Preferred stock: The company must pay the stated dividends on preferred stock before paying any dividends on common stock.
In Case of Liquidation
Sometimes, companies go under. If a company must liquidate, here’s what happens with the different types of stock:
Common stock: The common shareholders won’t receive money until creditors, bondholders, and preferred shareholders are paid.
Preferred stock: The preferred shareholders are paid off before the common shareholders but after the debt holders.
In Case of Company Achievements
If a company achieves a big milestone like a major innovation or acquisition, it affects the different types of stock like so:
Common stock: Great news! A big news catalyst like this can potentially push the common stock price through the roof. This is the big hope of most traditional ‘buy low, sell high’ investors.
Preferred stock: Alas, such news will have little impact on preferred stock value. Preferred shares have less potential to appreciate in price than common stock.
Type of Investors
Both common and preferred stock shares tend to appeal to different types of investors. Here’s a basic key to who’s drawn to both and why:
Common stock: Since common stocks are more volatile, they tend to attract growth investors (or traders who want to build their accounts quickly). They’re well suited and more appealing to research-savvy traders who understand how to take advantage of phenomena like the January effect.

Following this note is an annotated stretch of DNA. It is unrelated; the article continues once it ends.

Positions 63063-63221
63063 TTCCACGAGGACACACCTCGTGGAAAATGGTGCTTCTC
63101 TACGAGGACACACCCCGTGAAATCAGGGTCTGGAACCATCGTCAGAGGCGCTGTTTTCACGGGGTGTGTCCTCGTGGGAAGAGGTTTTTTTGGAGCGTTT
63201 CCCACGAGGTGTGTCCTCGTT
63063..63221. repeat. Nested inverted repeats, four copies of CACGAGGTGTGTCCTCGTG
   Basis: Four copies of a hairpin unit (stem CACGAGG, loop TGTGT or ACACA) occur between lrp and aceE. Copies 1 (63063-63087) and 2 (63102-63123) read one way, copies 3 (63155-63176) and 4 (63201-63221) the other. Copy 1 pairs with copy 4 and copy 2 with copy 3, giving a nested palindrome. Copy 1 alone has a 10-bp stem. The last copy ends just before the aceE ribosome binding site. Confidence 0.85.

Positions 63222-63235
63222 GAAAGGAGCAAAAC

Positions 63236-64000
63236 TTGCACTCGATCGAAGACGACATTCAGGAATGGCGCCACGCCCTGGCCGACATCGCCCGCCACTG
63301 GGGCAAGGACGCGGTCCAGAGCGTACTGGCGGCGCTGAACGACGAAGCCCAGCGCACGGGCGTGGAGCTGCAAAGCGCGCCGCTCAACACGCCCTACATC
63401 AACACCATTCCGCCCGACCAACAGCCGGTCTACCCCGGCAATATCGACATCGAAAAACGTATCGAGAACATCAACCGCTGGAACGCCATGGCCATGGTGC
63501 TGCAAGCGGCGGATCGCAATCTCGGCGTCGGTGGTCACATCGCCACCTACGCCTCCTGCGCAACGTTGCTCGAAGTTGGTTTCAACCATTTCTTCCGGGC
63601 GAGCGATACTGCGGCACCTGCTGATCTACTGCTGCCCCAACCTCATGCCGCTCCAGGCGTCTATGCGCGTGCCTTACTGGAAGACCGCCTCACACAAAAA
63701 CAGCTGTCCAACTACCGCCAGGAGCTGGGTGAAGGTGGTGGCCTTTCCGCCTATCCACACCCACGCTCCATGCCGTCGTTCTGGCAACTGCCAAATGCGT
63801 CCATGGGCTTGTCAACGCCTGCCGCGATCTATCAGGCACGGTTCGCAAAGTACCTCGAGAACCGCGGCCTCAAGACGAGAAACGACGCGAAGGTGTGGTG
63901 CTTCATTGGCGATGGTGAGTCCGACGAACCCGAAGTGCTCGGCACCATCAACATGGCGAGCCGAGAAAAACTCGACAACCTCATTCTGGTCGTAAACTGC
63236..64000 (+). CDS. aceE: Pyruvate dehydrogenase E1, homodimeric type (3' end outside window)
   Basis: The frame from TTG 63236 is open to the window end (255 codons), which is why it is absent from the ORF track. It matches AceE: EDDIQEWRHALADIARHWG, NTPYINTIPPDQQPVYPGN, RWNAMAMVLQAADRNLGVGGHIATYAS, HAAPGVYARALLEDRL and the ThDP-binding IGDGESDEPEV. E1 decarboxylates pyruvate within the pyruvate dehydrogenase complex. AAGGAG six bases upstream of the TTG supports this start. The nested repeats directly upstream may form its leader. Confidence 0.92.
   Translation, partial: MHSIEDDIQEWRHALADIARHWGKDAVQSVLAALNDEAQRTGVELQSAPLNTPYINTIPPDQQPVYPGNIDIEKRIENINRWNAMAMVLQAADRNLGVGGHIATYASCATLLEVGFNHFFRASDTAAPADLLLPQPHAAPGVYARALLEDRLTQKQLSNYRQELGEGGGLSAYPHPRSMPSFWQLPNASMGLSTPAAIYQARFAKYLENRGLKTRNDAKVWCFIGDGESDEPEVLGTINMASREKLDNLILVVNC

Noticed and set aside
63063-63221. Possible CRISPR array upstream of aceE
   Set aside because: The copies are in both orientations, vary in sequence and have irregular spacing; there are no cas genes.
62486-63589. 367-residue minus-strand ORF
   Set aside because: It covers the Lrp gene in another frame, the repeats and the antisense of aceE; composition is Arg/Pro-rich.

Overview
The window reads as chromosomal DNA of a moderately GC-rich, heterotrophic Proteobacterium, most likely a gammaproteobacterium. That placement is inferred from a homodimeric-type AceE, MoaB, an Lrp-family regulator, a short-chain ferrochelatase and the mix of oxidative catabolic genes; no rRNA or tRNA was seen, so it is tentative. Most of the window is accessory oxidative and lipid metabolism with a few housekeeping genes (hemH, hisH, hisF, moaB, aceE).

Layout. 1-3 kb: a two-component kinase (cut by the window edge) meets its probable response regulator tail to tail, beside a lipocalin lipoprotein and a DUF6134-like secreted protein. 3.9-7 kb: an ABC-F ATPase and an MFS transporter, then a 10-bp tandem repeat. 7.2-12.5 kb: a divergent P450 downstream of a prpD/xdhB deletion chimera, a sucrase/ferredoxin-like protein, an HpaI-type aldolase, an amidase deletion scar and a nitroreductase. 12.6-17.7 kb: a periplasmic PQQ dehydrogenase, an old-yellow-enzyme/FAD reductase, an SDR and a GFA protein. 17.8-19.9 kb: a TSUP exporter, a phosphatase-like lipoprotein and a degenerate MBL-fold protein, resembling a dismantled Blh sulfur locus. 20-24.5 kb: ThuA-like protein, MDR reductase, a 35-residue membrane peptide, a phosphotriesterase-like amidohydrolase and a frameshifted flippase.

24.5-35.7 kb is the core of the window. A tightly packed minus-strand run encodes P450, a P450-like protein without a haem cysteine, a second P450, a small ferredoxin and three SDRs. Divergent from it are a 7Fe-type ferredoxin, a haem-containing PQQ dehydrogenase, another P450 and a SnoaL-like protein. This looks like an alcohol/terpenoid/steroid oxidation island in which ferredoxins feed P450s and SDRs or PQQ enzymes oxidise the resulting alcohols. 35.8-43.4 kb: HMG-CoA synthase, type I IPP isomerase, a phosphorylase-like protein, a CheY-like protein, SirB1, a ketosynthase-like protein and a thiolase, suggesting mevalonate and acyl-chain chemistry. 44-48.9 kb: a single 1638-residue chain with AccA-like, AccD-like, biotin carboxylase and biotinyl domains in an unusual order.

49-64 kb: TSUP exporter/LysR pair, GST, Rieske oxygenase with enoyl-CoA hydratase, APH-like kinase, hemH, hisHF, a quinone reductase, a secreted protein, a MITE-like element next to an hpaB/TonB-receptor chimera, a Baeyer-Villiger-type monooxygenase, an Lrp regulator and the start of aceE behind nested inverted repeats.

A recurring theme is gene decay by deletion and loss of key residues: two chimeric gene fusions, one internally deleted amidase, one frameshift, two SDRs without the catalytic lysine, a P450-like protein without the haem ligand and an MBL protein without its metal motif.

Preferred stock: Income investors (who may have longer-term growth goals or may be more risk-averse) are generally attracted to the stronger fixed-income position offered by preferred stock.
The risk factor is quite different between the two types of stock. Here’s how it breaks down:
Common stock is generally considered highly risky due to the following:
- No set dividend: Variable dividends mean you can’t count on a regular amount per quarter or payment period.
- Erratic payment schedule: You may not receive dividends regularly or at all.
- More price fluctuation: If the value of the company depreciates, so will the common stock price.
Preferred stock is considered more stable due to the following:
- Guaranteed dividends: You always know how much you’ll receive as dividends.
- Fixed payment schedule: Your dividend payments are regularly scheduled.
- Less fluctuation: These stock shares don’t respond to general market volatility.
- Preference during liquidation: Shareholders have first access to assets and arrears when the company is liquidated.
As you can see, there are plenty of differences between common stock and preferred stock that make them enticing in different ways.
There’s no clear winner between common stock and preferred stock. It’s a matter of evaluating your strategy, risk tolerance, and constitution and determining which shares best align with your goals.
Whether you lean toward common stock or preferred stock, use StocksToTrade to run the technical analysis that can help you make more intelligent decisions in your trades.
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Do you trade common stock or preferred stock shares? Leave a comment and tell us your experience!